Friday, November 2, 2012

Training at other gyms

As jiu-jitsu practitioners, we all have one goal in mind:  to get better at BJJ.  That's it, plain and simple when everything else is stripped away.  That's why you go still go to the gym when you're tired or roll even though your body feels like it is about to fall apart.

I feel that one of the best ways to learn, progress, and gauge where your skills are at (besides competition) is to train with different people and visit other gyms.  I've learned some great stuff from just talking and bouncing ideas around with different people.

                  One of my instructors, Park Jun-young, studying at Barbosa Academy in Brazil

I love it when visitors show up to the gym, and I get to roll with new people.  Usually, their game, body type, or technique is different from what I am used to.  My mind is forced to think in alternative ways, and I find it challenging and exciting. 

   Sung Hee-yong (third from left) at Barbosa Academy in Brazil  with two visiting 유도 (Judo) players form Japan

Now, of course the question comes up, "Am I being loyal to my instructor by training with another teacher"?  I guess that all depends on your instructor and his/her feelings on the matter.  Common sense would tell you that if you are interested at all in training at another gym, to first run it by your instructor out of common decency and respect.  There's no reason to burn bridges.

I remember one of my instructors (I have three) telling me once, "I don't care where you train.  I just want you to get better.  You can train anywhere you want and anybody can train with me.  My knowledge is for everyone".  Hearing those words really meant a lot to me and made my already deep rooted loyalty and respect for my instructor even stronger.

                                                   Park Jun-young with Roberto Tozi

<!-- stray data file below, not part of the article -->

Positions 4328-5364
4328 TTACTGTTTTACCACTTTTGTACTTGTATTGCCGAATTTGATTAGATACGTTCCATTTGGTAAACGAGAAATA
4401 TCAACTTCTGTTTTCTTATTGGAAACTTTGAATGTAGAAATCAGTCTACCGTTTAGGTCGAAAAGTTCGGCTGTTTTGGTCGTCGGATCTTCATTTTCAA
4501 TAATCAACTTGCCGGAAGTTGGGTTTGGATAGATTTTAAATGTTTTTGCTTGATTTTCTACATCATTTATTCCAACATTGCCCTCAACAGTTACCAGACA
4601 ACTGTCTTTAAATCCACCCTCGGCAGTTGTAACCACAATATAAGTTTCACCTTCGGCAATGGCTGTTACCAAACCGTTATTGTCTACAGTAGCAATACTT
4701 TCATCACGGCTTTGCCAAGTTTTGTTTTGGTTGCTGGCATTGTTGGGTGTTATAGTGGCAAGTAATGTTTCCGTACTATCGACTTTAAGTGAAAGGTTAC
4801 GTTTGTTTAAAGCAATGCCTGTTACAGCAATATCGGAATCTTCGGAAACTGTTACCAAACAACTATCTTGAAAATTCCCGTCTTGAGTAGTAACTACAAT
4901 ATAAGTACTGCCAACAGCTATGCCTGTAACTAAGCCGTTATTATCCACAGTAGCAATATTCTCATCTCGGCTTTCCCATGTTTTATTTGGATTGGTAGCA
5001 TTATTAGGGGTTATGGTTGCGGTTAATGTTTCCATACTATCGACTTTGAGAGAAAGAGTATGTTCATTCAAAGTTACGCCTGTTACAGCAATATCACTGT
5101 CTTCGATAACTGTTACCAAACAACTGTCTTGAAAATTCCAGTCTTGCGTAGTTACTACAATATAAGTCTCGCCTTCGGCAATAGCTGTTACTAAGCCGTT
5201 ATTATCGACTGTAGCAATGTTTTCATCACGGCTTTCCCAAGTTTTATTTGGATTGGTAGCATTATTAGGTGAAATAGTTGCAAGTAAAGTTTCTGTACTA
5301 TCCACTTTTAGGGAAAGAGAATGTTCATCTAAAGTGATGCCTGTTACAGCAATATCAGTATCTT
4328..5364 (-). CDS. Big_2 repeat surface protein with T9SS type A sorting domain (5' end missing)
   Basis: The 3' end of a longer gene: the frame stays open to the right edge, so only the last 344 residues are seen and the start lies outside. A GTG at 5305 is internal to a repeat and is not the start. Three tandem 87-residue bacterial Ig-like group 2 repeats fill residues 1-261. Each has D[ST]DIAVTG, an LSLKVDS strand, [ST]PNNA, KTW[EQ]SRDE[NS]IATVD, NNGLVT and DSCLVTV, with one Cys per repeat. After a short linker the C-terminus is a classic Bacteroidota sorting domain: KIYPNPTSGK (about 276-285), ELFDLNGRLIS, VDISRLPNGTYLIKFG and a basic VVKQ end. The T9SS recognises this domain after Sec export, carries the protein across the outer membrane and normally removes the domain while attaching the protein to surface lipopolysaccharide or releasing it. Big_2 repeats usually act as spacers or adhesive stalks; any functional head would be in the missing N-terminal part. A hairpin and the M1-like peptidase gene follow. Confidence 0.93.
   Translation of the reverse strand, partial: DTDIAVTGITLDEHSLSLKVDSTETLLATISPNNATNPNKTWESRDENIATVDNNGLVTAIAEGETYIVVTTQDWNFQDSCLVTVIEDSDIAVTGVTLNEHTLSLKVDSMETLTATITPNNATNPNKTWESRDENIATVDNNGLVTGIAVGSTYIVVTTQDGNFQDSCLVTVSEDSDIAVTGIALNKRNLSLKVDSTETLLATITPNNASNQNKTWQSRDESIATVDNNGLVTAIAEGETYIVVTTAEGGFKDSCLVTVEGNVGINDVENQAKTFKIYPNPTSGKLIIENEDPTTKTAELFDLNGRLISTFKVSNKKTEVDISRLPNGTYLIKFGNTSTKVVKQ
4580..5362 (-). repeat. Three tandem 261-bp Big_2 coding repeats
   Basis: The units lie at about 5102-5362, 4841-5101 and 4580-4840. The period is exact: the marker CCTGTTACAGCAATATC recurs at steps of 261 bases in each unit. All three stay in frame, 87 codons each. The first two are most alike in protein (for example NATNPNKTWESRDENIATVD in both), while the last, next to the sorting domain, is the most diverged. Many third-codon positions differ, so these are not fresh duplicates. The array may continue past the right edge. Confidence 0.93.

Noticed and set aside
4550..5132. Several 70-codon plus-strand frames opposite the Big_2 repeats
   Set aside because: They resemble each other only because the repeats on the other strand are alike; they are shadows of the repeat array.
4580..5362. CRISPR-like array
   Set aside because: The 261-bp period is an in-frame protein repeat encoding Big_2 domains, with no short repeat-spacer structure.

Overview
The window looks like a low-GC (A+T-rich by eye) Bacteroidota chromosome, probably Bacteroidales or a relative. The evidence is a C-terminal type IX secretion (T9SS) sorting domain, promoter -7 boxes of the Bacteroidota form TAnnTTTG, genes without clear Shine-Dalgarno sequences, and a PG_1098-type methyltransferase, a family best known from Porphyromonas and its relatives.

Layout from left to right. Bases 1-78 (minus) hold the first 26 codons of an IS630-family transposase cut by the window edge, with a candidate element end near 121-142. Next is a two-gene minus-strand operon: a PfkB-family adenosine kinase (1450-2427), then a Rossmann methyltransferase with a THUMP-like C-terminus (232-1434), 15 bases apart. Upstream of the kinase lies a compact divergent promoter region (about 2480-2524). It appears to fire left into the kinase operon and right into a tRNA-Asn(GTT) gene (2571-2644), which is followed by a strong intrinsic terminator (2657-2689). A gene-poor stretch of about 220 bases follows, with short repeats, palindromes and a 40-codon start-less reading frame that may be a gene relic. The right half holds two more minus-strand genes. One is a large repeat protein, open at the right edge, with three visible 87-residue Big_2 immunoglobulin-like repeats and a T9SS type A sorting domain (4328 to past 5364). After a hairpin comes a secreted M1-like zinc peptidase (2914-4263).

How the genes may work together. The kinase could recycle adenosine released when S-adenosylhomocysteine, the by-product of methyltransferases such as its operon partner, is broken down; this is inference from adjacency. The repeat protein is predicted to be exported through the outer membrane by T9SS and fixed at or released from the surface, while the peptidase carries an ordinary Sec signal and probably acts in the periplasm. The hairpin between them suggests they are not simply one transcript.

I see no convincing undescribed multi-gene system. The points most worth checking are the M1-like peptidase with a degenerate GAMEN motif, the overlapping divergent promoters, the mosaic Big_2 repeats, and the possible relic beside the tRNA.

Here's an interesting story:
One of my instructors, Park Jun-young received his black belt from Roberto Tozi.  Now, Tozi is a student of Roberto Godoi.  At one time, Roberto Godoi owned and operated a BJJ gym with his good friend Jorge "Macaco" Patino.  After five years, the two had a falling out over finances.  Godoi started his own gym and "Macaco" started his Gold Team gym.  Roberto Tozi and Marco Barbosa (my other instructor's instructor) decided to stay with Godoi.  Still following?

   Two of my instructors, Park Jun-young and Sung Hee-yong at Macaco's Gold Team gym in    Brazil

At this point, the two absolutely despised each other.  They competed twice against each other with Godoi winning one match and "Macaco" winning one match.  In 2006, they were offered money to fight in an MMA match against each other and "Macaco" TKO'd Godoi in the second round.  Later, Tozi went on to compete against "Macaco" defeating him twice. 

                                         Godoi v.s. "Macaco"-Make sure to watch the end

My instructor told me this story in passing once or twice.  Well then imagine my surprise when I saw pictures of him training at "Macaco's" gym.   I immediately became confused.  I asked my instructor, "You trained with "Macaco?!  Tozi and Godoi didn't get mad at you?"

    My instructor Chae In-muk training at Barbosa Academy in Brazil with a "Macaco" student

He just laughed and shook his head.  He told me that even though they hated each other that Godoi and "Macaco" didn't mind if their students cross trained with each other and even encouraged it. 

                                    Park Jun-young training at the Gold Team gym in Brazil

I found it very interesting, and a bit inspiring, that both of these guys were willing to put their animosity for each other aside in the spirit of wanting their students to excel and get better.

In the end, isn't that what it should be about?

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